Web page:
The Barbican (RSC production)
In a fit of – I don’t know exactly what but it certainly wasn’t sanity – I bought tickets to see The King and Country tetralogy (also known as the Hollow Crown) over three days at the Barbican. This is the second of the four – the first is Richard II.
There was a lovely sense of coming together in coming back to the Barbican – we were starting to make friends with the people around us and actually talk about the show in a way you don’t normally do with strangers. Given the last two plays are in a marathon back-to-back session, we’ll probably be blood-sworn brothers and sisters before the week is out.
Henry IV usually seems to me to be an uneasy mix of seriousness and jollity, rebellion and rakehell ways. This production managed to find a more harmonious balance than most by finding much humour in Hotspur, which I heartily approved of. It’s not like there isn’t plenty to work with in the script:
Glend. I can call spirits from the vasty deep.
Hot. Why, so can I, or so can any man;
But will they come when you do call for them?
The setting remained as medieval as Richard II – although the projected arches found themselves joined by a crucifix and an oriel window, and those chains I found so odd serve remarkably well for an Eastcheap tavern*. The costumes seem as drab as ever, save for Prince Hal’s snowy white shirt. Surely a deliberate contrast with the less bleached (less pure) outfits of the rest of his crowd. A nice touch, to have his and King Henry’s costumes so neatly matched in colour – though in style the King has taken up Richard’s tendency for robes and Hal appears to be wearing skinny jeans.
Otherwise the actual staging of the play felt more modern – actors give space to (ever-so-gently) lean on the fourth wall, and a more conscious sense of drama and external influence – apparent from the start when Henry and his companions announce their intention of going to Jerusalem and all at once pull back their priestly robes to reveal the costumes of knights Templar. For the most part, the staginess suited the play very well.
I said last night that Henry IV is not the star of these plays – and that’s true – but the continuity of casting helped to foster a deeper understanding of Henry’s feelings, and the actions of his antagonists. It was easy to feel their hurts more deeply when you had seen their cause only yesterday. Stronger too was the parallel between Bolingbroke and Hotspur as potential usurpers, and Richard and Henry (Bolingbroke as was) as the kings rebelled against. And although Henry wins the day by fighting his rebels as Richard lost it without bloodshed, I don’t think that Shakespeare was writing Henry IV part one as a pro-war play. Hotspur after all, that acknowledge flower of soldierly youth, dies without even managing to finish his final speech, while Hal, who sought to avoid bloodshed, is praised, raised in honour, and alive.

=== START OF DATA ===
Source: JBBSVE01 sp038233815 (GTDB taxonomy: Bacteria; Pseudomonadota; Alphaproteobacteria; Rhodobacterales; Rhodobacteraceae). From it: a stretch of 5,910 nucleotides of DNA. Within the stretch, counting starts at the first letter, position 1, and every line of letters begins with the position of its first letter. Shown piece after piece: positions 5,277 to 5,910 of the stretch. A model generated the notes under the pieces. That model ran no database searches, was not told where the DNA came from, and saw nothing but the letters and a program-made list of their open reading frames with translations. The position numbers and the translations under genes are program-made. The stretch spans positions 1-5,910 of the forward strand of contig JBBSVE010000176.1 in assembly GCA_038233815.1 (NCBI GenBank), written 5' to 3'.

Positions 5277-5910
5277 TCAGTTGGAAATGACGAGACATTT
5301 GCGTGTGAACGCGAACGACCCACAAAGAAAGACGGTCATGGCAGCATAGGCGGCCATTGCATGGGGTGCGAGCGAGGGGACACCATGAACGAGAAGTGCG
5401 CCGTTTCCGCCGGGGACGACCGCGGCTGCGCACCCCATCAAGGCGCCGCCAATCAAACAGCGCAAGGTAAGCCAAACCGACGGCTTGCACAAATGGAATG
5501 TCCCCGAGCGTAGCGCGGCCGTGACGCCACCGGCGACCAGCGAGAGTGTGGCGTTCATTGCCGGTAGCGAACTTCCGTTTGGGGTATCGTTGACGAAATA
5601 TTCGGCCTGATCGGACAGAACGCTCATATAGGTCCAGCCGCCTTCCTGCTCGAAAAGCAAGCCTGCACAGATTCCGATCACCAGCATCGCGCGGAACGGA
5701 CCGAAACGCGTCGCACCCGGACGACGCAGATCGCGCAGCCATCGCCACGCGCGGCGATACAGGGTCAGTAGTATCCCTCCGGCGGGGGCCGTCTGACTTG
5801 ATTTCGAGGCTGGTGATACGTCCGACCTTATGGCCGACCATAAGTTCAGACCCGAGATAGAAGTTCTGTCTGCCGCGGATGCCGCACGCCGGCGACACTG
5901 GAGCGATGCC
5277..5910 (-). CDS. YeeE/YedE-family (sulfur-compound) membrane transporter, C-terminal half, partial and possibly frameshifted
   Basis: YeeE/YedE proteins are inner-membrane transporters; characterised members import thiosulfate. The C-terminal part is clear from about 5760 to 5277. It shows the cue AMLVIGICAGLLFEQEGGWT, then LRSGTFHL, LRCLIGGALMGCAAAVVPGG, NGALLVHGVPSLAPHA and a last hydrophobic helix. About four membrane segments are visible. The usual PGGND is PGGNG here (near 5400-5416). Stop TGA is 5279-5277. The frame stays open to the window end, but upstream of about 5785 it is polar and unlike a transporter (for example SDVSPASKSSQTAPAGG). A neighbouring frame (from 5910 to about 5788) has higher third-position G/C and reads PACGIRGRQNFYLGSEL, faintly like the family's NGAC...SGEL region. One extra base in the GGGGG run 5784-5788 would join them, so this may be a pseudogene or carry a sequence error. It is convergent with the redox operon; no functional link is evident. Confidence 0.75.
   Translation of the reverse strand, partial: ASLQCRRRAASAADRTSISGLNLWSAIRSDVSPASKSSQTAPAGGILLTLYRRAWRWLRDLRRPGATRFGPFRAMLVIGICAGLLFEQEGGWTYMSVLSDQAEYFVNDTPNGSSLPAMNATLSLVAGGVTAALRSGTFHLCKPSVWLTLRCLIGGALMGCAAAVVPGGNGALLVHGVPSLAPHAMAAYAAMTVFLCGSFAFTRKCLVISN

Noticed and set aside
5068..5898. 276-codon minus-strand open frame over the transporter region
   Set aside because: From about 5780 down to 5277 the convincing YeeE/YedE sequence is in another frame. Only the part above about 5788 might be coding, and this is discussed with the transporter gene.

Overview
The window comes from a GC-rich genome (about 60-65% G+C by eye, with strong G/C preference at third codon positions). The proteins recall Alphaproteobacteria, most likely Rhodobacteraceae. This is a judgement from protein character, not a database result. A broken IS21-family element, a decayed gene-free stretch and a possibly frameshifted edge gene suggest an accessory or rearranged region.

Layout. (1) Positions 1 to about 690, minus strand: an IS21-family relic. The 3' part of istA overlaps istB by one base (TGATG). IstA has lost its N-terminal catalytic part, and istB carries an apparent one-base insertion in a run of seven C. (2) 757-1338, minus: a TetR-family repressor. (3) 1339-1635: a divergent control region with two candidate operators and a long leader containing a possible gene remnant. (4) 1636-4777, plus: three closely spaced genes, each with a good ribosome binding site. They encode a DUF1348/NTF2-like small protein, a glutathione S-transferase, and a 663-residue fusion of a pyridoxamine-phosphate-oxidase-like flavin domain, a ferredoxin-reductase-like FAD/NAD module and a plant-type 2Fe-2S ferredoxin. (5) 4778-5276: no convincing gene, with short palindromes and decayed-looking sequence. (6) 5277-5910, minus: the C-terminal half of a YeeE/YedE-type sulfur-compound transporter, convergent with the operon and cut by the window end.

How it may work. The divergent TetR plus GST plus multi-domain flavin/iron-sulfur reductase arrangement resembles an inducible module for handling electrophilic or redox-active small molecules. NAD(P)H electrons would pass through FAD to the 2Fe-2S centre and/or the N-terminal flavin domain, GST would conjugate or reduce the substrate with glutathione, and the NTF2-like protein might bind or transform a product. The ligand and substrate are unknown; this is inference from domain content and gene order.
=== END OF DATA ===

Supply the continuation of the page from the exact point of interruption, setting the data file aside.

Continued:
Hotspur. O Harry, thou hast robb’d me of my youth!
I better brook the loss of brittle life
Than those proud titles thou hast won of me.
They wound my thoughts worse than thy sword my flesh.
But thoughts the slave, of life, and life time’s fool,
And time, that takes survey of all the world,
Must have a stop. O, I could prophesy,
But that the earthy and cold hand of death
Lies on my tongue. No, Percy, thou art dust,
And food for- [Dies.]
Prince Hal. For worms, brave Percy.
Hal and Hotspur’s battle I did not like – it smacked too much of stage-fighting and choreography, not enough of hate and desperation. The two-sworded section** threatened to break from war to morris-dancing with weapons – again, I wondered if it was lack of re-rehearsal time which had taken away a previous edge.
So the scenes in Eastcheap act as a greatly marked contrast to the court – not just the bustle (and it was always a far more crowded set than the sterile, bare court) but the fun. There were some fabulous in-jokes shared with the audience – especially the cough everyone gave when Mistress Quickly spoke of her “husband” – and it was altogether entirely understandable why Hal would spend time there and not with his careworn father.
The undisputed star of this production was Anthony Sher’s Falstaff, which made me sad. Not because he was anything less than marvellous – he wasn’t – but because I like my Falstaff to steal the show like the rogue he is. The problem is that Falstaff is an objectionable arrant knave, a drunkard who owes money, commits crimes, takes bribes. We should like him in spite of all this, unwillingly, not be presented with him as the choicest morsel in the play. Otherwise he ends up with more flattering deference than a Prince of Wales as hot-blooded as Hal would actually show.
Alex Hassel as Hal I entirely approved of***. He played a restless, fidgety Hal – never still save in his father’s presence – a wonderful physical embodiment of his mental state. Overall he was an intelligent, fun-loving, honourable-at-heart prince that I am looking forward to sending more time with (which I good since I’ll be spending bloody ages with him tomorrow!).
Kudo also goes to the women – Sarah Parks as Mistress Quickly, holding her own against Falstaff, Jennifer Kirby as Lady Percy, quite as quick to battle as her husband, if a little more equipped with brains, and Emma King as Lady Mortimer – a part which involves just talking Welsh**** and singing, but with which she still managed to convey a depth of sadness. That perfect blend of humour and seriousness which pervaded the whole production.
* I have been drinking around Eastcheap, and none of them look like that now, alas. Never mind the lack of sweet rascally princes…
** Two swords each – four in total…
*** I’m sure he’ll be so relieved.
**** The stage directions literally just say “The Lady speaks in Welsh”.